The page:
Transgender students will be explicitly protected in Flagler Schools' nondiscrimination policy: The School Board at a Dec. 15 meeting voted 3-2, with board members Janet McDonald and Jill Woolbright dissenting, to add the words "gender identity" to the policy's existing list of protected characteristics.
Board Chairman Trevor Tucker, who at a recent workshop had expressed concern that adding "gender identity" could be a slippery slope to adding multiple identities and making the policy excessively long, had by the Dec. 15 meeting changed his mind, voting along with board members Colleen Conklin and Cheryl Massaro in favor of adding "gender identity" to the policy as a parenthetical after the word "sex."
Rather than stating that discrimination may not take place on the basis of "... color, religion, gender" and other categories, the new language of the policy will state that discrimination may not take place on the basis of "... color, religion, sex (sexual orientation, gender identity)" and the other categories. (Sexual orientation had already been listed elsewhere in the policy.)
The decision followed a year-long campaign by transgender students and supporters that began when Randy Bertrand, the parent of a local transgender high school student, pushed the district to add gender identity to the policy.
The board's vote followed appeals by members of the public, including the Bertrand family, and by Conklin and Massaro in favor of adding the language.
Student School Board member Kyleigh Ruddy also presented an internet petition she'd organized that had garnered 418 signatures in favor of adding gender identity. No members of the public at the Dec. 15 meeting spoke against adding gender identity to the policy.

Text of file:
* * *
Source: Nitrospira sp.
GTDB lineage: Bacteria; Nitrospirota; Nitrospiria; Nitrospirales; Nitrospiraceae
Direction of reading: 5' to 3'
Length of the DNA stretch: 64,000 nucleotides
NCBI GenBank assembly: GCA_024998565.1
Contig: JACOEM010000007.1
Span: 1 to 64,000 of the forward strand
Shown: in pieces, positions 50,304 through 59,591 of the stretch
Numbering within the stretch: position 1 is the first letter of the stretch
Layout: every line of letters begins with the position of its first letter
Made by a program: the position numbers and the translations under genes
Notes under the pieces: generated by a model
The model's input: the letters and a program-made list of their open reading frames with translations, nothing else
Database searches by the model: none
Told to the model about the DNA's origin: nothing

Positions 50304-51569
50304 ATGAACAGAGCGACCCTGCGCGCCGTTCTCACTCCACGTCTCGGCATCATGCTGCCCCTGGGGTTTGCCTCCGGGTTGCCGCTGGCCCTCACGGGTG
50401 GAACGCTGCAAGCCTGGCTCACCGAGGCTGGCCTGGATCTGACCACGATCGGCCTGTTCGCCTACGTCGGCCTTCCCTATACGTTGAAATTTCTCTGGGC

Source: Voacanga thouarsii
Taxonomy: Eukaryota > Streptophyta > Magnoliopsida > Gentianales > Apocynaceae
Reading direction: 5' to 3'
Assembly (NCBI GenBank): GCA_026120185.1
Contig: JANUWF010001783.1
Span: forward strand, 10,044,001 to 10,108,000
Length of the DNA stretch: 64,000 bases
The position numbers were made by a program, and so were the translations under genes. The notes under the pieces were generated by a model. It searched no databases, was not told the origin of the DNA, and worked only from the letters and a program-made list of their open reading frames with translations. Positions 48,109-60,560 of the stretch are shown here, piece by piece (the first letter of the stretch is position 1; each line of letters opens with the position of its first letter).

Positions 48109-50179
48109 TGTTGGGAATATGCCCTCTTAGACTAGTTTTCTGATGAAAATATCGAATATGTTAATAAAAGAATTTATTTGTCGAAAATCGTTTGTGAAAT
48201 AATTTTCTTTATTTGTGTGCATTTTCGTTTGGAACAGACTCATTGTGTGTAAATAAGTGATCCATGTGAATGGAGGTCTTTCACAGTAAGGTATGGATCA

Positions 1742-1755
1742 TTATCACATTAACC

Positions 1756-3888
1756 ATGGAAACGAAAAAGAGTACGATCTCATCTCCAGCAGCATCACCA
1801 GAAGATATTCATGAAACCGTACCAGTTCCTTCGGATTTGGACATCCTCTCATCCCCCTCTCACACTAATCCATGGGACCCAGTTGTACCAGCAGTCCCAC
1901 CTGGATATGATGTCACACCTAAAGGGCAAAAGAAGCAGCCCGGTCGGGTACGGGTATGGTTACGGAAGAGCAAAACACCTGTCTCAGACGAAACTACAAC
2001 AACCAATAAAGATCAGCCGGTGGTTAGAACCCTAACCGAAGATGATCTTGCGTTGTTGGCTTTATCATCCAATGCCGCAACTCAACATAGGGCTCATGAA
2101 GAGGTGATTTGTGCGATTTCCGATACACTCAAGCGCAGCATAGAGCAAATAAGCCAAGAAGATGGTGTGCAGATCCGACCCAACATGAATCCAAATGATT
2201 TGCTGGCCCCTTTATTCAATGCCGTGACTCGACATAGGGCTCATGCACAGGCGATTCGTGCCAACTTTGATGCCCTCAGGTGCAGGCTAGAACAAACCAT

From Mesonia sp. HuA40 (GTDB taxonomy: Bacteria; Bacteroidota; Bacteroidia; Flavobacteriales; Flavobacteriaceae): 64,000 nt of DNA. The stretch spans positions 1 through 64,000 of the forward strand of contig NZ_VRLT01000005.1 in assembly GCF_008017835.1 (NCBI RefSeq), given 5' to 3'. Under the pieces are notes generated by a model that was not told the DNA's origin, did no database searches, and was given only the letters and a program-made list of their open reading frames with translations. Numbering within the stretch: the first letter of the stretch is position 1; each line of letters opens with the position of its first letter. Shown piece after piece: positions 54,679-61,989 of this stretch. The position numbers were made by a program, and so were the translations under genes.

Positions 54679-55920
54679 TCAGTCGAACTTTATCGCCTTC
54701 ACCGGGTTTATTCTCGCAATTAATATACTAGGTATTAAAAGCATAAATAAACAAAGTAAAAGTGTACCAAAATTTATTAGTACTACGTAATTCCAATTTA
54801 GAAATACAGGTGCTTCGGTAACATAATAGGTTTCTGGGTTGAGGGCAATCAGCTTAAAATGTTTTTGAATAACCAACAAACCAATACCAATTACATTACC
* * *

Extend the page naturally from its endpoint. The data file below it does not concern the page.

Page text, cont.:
The dissenters on the board, Woolbright and McDonald, said they wanted students to be protected, but felt that could be accomplished with procedures rather than policy.
Conklin said that policy drives procedures.
"What happens when we have an employee who refuses to follow procedure, and ... that employee could be disciplined or, possibly, worse case scenario, terminated. ... Is it a rightful termination if it’s not in policy? The policy protects the procedure, and if we don’t have gender identity in the policy, then the procedure is weak, no matter what the procedure is."
She added, "We have listened to I-don’t-know-how-many students who have come before us and shared that they don’t feel protected. That they are not included in this policy. ... This should be about protecting our students. ... If we’re simply going on nothing else but to say, 'It’s in the procedure,' I would challenge you to think very, very, very carefully about when that procedure is broken — and there is no policy to back it up — what kind of position have you put us in."
Massaro noted that the proposed policy change seemed controversial only to adults — not to students. Not a single student, she noted, had spoken against it, while many had spoken in favor.
"We have a group of students that has requested us, as School Board members, to help them. I believe it’s our duty to do that," she said. "If it helps one student, it’s a valuable move. ... I’m hoping, by doing that, we’re going to relieve a lot of pressure from a group of our students."
After the vote, Woolbright praised the Bertrands for speaking for their position without being insulting or accusatory.
"You pushed me," she said. "I'll tell you what: If people could converse with opposing thoughts the way the Bertrands can converse, this country would be such a better place."
The existing list of covered identity categories to which gender identity will be added includes “race, color, religion, gender, age, marital status, sexual orientation, pregnancy, disability, political or religious beliefs, national or ethnic origin, or genetic information.”
The board also approved a federally-mandated change to the policy that specifies though a parenthetical that anti-Semitism is prohibited under the policy's prohibition on discrimination based on race.